Published:
September 16, 2022
Last Updated:
September 19, 2022

17 Ways to Make the Most of Seasonal Fall Produce

The autumnal equinox occurs near the end of September and is a perfect transition to fall produce. But what does seasonal eating mean? Eating produce in season means having these foods during or at harvest time – and the particular fruits and vegetables will vary, depending on where you live. This way of eating has many perks for your physical health as well as the health of the environment.

These benefits include:

  • More nutritious produce– When produce is picked in season, it’s at peak ripeness and nutritional value. That means more bio-available vitamins and minerals!
  • Savings– When buying seasonally, we support local farmers and the local economy. When we buy out of season, the cost of shipping the products to our grocery stores is factored in, making it more expensive for us as consumers.
  • Reduced carbon footprint – It’s estimated that 13% of greenhouse gas emissions result from food transportation. We can help to make the environment safer and cleaner by attempting to reduce our carbon footprint.

16 of the Best Fall Produce Items and Their Nutritional Benefits

These fall fruits and vegetables can be eaten on their own, in soups and stews, or blended with potent herbs and spices. You’re limited only by your creativity in the kitchen!

Apples

All varieties of apples are harvested from the end of the summer into Thanksgiving. Apples are a great source of dietary fiber – on average, there’s about two and a half grams of fiber per apple. Fiber’s beneficial in the diet, as it helps to balance blood sugar and increase satiety throughout the day.

Try them in:Apple-Quinoa Crumble from IIN founder Joshua Rosenthal

Asian pears

These subtly sweet fruits are a good source of dietary fiber, potassium, and vitamin C and are low in calories.

Try them in:Pear and Fennel Salad from IIN grad Sílvia Taveira de Almeida

Bell peppers

Red, green, yellow, and orange bell peppers contain many vitamins and antioxidants, especially vitamins C, K, and B6. Vitamin C supports the body in immune function and protects cells as a powerful antioxidant.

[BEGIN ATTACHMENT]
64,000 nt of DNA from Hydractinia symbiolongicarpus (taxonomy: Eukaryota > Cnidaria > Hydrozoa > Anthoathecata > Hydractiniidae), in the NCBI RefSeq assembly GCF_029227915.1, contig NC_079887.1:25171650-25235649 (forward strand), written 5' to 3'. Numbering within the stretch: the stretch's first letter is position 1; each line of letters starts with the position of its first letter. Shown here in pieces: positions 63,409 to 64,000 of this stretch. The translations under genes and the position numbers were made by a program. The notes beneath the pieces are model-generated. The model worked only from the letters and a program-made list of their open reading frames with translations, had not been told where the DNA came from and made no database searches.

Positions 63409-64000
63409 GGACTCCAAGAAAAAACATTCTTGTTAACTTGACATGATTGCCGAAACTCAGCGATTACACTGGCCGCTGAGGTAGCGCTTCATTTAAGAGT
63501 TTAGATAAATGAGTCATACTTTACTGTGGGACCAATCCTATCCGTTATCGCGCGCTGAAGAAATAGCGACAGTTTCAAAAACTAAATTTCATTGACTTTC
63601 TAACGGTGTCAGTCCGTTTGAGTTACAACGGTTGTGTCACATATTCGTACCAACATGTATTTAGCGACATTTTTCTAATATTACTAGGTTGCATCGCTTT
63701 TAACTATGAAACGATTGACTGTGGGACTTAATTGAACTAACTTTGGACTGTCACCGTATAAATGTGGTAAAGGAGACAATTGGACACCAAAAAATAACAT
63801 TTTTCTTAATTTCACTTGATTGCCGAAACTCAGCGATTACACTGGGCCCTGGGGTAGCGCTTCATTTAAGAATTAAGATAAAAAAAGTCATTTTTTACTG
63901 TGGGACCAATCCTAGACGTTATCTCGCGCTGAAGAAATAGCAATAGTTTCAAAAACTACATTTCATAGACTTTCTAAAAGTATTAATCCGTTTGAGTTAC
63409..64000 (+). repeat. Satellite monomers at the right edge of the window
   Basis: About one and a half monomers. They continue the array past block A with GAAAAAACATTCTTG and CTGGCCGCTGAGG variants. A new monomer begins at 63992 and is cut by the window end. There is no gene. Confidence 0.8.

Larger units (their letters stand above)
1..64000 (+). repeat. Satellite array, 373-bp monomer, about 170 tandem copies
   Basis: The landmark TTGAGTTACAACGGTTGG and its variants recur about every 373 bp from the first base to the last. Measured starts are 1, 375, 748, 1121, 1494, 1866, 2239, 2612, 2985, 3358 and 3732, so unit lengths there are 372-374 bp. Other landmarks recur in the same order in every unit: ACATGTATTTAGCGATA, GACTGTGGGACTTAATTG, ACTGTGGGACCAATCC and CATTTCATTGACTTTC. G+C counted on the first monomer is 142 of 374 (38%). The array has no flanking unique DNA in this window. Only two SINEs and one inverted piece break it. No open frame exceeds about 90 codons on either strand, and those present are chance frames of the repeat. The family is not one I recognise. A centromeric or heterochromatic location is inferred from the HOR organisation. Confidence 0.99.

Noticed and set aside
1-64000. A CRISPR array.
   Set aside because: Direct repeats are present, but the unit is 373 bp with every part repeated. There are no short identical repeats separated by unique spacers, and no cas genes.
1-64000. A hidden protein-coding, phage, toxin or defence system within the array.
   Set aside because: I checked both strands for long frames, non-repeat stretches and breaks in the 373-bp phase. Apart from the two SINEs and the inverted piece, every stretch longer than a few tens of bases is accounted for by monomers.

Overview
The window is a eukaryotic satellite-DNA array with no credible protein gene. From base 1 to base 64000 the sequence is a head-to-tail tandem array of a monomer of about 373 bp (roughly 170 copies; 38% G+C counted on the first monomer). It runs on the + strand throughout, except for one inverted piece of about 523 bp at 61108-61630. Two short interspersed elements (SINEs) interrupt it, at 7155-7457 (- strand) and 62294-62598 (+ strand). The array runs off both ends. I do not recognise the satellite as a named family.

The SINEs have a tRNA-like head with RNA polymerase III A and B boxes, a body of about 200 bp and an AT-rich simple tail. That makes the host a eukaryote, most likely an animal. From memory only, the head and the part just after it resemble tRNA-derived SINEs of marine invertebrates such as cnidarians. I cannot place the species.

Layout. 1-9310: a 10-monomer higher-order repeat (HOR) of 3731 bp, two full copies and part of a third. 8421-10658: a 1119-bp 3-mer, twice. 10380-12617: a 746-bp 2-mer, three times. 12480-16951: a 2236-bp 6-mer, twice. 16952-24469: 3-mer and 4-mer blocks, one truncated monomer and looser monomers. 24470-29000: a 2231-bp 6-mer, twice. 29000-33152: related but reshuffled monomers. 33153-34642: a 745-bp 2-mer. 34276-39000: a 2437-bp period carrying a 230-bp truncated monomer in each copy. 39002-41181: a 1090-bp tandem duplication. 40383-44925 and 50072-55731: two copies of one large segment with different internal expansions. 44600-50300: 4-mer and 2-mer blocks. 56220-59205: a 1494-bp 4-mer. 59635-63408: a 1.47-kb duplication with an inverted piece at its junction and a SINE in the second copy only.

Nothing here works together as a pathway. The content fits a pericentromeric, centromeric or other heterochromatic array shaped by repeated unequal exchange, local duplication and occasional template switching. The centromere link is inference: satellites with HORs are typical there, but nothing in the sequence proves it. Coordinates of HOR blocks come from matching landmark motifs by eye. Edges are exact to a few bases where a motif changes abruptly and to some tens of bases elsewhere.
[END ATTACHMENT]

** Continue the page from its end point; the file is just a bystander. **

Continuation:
Try them in:Red Pepper Romesco Soup from IIN grad Isabelle Namnoum

Beets

Beets promote good gut bacteria and are a good source of fiber. Beets are also known to decrease blood pressure due to the concentration of nitrates – which, when converted to nitric oxide, helps dilate blood vessels.

Try them in:Roasted Beet Salad with Goat Cheese and Pistachios from Cookie + Kate

Brussels sprouts

High in vitamins K, C, and B9 (folate), these cruciferous veggies are a nutritional powerhouse.

Try them in:Buffalo Brussels Sprouts from IIN grad Maria Marlowe 

Cabbages

Cruciferous vegetables have antioxidants that can help lower inflammation and protect cell oxidation. Eating cabbage can help improve digestion and may help lower blood pressure.

Try them in:Sautéed Cabbage with Cumin Seeds and Turmeric from Food & Wine 

Carrots

Carrots are high in vitamins A, K, and B7 (biotin) as well as potassium. They also contain carotenoids, antioxidants that can help improve immune function. One of these, beta-carotene (which is converted by the body into vitamin A), has been shown to improve eye health.

Try them in:Roasted Rainbow Carrots from IIN grad Kayla Brandon

Cranberries

These round, red berries are best known to prevent urinary tract infections as well as to improve immune function, heart health, and blood pressure. Cranberries are packed with vitamins C, E, and K, all powerful antioxidants.